A Tale of Two Fungi: Wheat Rust and Its Parasite

Wheat is crucial to the global food supply. However, pathogenic fungi, such as rusts, can destroy wheat crops by depleting nutrients. In order to reduce damage caused by rusts, biological control measures are under investigation. Here, we see evidence that another fungus can actually prey on the rust fungus, reducing the rust’s ability to cause disease in wheat.

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Bridging the gap: Earthworms bring scientists and farmers together to improve soil health

Scientists and farmers have more in common than many people realize, including a desire to improve the health of our soils. By partnering together to study earthworms in farm fields, scientists and farmers are discovering how different agricultural practices impact soil health. Read on to learn more about how earthworms help bridge the gap between scientific research, farm management, and soil health!

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The secret’s in the soil: Can soil organic matter protect crops from drought?

Global climate change means that droughts are becoming more frequent and intense in many agricultural areas. Recent evidence suggests that the secret to protecting crops against drought may lie beneath our feet – read on to learn more about how farmers can manage their soil as a way to help protect their crops against droughts!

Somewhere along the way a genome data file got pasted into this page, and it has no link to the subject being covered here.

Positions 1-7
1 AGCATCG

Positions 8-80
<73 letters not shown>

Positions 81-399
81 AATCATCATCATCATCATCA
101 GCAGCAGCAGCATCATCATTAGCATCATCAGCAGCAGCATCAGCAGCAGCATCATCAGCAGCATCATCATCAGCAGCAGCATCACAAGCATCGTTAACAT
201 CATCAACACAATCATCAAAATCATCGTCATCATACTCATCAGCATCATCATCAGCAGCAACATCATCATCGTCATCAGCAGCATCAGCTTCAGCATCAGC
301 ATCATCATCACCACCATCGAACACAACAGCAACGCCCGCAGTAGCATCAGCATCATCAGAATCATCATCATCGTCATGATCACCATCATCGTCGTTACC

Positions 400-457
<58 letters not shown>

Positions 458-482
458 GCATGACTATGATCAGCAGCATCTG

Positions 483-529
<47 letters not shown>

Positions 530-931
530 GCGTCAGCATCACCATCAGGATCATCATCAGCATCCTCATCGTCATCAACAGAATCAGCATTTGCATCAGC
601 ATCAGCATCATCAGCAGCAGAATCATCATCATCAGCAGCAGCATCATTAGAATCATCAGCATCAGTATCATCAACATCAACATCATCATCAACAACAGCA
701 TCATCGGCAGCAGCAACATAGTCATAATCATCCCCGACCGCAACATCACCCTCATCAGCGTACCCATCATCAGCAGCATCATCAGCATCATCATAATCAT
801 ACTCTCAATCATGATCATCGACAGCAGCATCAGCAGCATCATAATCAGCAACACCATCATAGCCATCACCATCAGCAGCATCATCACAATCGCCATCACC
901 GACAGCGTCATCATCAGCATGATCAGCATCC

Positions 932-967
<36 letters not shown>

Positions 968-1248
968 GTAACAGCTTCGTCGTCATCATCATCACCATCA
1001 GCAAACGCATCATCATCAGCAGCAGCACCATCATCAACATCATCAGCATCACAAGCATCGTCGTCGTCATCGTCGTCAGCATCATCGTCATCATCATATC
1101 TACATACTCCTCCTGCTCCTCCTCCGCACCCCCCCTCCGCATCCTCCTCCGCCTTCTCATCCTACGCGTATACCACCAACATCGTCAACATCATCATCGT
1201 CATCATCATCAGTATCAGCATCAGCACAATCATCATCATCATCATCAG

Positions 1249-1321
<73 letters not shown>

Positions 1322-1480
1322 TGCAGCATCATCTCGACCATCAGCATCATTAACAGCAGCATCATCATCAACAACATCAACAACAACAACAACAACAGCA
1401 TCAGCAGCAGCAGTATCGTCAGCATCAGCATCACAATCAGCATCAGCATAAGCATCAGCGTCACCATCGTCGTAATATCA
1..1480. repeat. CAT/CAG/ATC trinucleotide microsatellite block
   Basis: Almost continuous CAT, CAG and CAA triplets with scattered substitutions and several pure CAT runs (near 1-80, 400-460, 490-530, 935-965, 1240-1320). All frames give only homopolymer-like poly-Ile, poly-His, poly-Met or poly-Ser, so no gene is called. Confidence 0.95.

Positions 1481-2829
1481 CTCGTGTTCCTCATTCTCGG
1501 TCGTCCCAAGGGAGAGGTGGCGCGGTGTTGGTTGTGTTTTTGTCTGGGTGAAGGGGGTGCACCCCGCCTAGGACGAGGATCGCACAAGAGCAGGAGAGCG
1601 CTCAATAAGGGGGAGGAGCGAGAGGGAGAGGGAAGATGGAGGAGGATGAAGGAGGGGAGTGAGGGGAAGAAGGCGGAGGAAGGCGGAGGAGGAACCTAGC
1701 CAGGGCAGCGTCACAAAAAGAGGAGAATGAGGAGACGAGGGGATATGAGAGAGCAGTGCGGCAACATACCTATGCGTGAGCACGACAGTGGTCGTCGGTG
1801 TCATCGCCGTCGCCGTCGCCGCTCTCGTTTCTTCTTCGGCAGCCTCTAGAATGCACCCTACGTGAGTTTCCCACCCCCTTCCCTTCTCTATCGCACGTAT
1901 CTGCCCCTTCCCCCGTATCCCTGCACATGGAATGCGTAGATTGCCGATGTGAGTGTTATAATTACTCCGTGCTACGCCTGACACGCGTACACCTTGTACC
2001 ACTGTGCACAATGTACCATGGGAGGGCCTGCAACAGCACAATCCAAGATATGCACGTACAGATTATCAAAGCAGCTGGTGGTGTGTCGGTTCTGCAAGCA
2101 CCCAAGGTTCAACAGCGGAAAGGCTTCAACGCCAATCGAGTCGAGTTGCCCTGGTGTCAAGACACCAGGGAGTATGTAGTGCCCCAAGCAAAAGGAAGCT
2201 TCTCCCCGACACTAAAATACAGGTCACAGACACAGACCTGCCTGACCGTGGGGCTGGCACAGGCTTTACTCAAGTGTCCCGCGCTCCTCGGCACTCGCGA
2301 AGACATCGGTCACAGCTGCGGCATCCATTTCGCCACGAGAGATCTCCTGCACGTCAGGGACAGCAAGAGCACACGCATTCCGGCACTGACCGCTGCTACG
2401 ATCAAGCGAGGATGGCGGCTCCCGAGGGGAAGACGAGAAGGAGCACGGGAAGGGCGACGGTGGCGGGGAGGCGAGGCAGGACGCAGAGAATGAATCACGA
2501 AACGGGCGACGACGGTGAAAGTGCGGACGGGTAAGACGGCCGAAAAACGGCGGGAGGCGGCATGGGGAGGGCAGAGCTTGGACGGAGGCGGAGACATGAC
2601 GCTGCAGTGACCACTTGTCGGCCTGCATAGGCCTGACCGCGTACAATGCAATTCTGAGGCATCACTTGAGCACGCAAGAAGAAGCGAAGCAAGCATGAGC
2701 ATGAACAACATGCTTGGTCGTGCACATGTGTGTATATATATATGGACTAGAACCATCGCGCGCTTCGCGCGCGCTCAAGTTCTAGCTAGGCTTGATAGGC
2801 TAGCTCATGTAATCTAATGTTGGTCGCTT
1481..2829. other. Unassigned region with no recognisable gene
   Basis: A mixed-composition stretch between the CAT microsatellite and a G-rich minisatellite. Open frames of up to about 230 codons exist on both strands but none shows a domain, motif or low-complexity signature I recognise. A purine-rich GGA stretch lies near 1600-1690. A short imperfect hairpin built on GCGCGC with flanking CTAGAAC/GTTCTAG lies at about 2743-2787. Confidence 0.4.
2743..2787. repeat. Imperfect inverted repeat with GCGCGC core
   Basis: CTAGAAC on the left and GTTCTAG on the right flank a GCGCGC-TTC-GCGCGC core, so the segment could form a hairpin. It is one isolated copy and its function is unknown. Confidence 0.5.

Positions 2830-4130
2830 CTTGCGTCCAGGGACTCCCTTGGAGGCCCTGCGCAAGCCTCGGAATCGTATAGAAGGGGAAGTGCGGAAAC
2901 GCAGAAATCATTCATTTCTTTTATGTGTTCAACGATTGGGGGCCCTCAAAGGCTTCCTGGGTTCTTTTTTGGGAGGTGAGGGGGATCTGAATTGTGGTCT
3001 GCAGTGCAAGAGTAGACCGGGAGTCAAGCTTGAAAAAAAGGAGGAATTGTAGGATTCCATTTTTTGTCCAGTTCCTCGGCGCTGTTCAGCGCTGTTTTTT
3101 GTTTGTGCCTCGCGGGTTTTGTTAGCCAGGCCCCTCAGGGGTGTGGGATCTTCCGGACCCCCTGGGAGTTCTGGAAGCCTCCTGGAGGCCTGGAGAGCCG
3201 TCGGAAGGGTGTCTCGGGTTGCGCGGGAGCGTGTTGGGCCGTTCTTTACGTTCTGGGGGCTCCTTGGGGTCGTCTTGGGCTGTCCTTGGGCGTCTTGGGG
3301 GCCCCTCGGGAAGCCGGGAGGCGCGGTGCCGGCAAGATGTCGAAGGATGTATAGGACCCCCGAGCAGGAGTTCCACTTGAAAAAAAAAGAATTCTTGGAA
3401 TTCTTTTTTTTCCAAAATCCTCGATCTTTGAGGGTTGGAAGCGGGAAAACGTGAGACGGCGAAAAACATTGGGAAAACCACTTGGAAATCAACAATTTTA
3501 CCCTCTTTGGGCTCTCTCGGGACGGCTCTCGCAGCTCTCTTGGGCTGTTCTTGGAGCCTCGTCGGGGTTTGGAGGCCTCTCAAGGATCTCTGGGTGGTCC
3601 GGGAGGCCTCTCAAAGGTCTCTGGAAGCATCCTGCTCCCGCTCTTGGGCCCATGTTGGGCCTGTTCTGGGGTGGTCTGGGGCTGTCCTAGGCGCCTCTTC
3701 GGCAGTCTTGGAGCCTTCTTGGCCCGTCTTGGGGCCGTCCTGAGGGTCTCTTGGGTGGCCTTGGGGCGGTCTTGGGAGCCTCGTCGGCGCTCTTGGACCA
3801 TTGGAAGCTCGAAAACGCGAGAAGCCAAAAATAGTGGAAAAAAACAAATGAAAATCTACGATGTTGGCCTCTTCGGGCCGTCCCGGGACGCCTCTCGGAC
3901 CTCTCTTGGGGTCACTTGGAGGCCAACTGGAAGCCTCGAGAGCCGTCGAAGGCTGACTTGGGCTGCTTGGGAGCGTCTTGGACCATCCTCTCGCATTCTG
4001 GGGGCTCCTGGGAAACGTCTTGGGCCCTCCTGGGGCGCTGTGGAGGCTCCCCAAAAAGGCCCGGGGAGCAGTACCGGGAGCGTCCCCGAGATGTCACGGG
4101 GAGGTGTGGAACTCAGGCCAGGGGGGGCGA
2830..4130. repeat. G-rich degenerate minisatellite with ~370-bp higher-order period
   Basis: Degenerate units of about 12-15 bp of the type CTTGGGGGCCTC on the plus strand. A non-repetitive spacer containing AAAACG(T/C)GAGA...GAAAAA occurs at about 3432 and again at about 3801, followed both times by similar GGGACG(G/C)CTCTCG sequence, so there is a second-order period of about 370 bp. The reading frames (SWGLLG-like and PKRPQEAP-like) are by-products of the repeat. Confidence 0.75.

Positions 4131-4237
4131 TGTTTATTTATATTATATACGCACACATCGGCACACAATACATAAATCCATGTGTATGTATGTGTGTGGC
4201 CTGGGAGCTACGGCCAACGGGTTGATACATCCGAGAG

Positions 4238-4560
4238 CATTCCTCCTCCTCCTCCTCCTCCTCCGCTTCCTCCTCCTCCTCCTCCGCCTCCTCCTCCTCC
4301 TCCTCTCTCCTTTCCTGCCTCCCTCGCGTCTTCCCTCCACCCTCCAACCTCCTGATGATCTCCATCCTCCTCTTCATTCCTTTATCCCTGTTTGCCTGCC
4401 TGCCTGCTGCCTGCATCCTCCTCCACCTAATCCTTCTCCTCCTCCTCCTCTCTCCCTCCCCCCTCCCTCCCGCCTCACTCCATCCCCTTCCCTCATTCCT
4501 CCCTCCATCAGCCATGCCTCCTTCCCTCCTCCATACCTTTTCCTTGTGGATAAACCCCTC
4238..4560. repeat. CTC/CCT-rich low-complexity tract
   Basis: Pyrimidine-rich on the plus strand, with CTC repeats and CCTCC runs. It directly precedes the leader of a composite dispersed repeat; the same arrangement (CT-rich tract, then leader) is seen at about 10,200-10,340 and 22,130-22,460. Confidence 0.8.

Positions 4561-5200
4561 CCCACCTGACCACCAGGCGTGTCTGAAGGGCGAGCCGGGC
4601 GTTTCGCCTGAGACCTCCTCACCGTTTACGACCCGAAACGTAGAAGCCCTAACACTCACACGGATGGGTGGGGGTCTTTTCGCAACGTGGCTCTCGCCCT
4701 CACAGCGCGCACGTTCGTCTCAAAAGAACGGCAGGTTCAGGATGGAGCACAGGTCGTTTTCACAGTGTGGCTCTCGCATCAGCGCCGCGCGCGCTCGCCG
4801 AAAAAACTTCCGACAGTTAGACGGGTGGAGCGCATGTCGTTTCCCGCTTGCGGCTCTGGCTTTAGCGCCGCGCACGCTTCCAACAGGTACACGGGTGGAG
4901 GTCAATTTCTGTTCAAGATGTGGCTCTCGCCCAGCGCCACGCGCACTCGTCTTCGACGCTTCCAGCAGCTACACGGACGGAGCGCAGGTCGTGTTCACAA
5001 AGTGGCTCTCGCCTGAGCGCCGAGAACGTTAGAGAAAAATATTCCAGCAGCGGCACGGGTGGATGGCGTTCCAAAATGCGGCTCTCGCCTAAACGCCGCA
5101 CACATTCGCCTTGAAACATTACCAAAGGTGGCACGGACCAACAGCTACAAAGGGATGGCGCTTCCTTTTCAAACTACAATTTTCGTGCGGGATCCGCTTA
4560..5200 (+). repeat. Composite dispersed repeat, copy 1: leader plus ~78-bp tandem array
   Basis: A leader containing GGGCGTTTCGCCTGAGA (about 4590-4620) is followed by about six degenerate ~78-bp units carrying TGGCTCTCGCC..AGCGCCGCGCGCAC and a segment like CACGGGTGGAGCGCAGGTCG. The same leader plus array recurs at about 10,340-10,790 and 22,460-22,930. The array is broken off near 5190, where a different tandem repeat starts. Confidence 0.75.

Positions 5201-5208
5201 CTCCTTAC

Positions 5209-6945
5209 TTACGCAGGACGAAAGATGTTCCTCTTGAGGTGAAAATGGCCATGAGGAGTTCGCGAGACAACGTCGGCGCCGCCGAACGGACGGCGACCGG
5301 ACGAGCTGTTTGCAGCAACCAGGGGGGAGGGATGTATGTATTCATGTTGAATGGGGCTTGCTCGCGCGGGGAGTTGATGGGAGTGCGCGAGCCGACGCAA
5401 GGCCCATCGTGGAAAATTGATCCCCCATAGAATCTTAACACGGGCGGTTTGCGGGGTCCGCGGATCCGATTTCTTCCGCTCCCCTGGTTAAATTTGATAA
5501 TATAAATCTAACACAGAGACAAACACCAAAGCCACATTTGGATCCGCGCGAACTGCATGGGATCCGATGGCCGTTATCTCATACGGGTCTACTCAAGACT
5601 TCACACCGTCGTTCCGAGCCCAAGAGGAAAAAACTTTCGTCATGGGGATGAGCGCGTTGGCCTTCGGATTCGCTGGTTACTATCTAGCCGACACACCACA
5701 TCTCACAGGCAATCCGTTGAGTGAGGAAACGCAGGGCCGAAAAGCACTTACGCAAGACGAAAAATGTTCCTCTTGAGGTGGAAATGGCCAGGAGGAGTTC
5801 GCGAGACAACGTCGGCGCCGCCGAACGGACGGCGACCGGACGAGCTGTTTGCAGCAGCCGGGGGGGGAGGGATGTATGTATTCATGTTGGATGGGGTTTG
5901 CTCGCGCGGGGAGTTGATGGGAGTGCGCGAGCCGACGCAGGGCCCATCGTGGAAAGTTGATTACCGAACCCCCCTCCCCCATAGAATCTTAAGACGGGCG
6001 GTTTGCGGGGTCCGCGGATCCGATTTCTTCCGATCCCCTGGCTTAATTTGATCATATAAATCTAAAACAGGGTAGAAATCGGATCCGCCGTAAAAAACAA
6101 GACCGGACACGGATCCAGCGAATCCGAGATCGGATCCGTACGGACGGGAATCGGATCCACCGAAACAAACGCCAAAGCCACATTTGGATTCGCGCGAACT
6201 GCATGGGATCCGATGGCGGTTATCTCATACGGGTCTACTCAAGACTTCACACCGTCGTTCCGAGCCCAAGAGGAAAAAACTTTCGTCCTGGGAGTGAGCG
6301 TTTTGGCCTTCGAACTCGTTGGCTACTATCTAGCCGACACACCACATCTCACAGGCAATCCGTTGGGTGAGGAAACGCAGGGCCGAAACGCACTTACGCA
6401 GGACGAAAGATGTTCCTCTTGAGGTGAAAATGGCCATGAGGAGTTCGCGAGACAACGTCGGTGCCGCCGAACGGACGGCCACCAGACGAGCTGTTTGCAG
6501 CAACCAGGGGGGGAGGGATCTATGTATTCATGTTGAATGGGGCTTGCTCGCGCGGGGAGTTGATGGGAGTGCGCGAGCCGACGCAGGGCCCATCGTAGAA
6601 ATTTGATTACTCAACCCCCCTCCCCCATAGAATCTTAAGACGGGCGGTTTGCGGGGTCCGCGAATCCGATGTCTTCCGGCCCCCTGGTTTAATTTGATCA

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Flying on the Edge – Bees use linear features to navigate

Ever noticed how straight roads or the edges of crop fields are? Humans love turning naturally curvy land into straight lines. While land modification poses significant threats to many animals, some can take advantage of these changes. A new study found that bumble bees exploit human-made lines and edges to navigate to food sources. Taking the path most traveled may make all the difference for these bees.

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Using Plants to Protect the Past

A new study found that plants that are culturally significant to Native American tribes are abundant near archeological sites in Bears Ears National Monument suggesting that historical human behavior is still shaping our ecosystems today. Now, we need to use our resources to protect this cultural and ecological legacy and educate others about the history of these ancestral lands.

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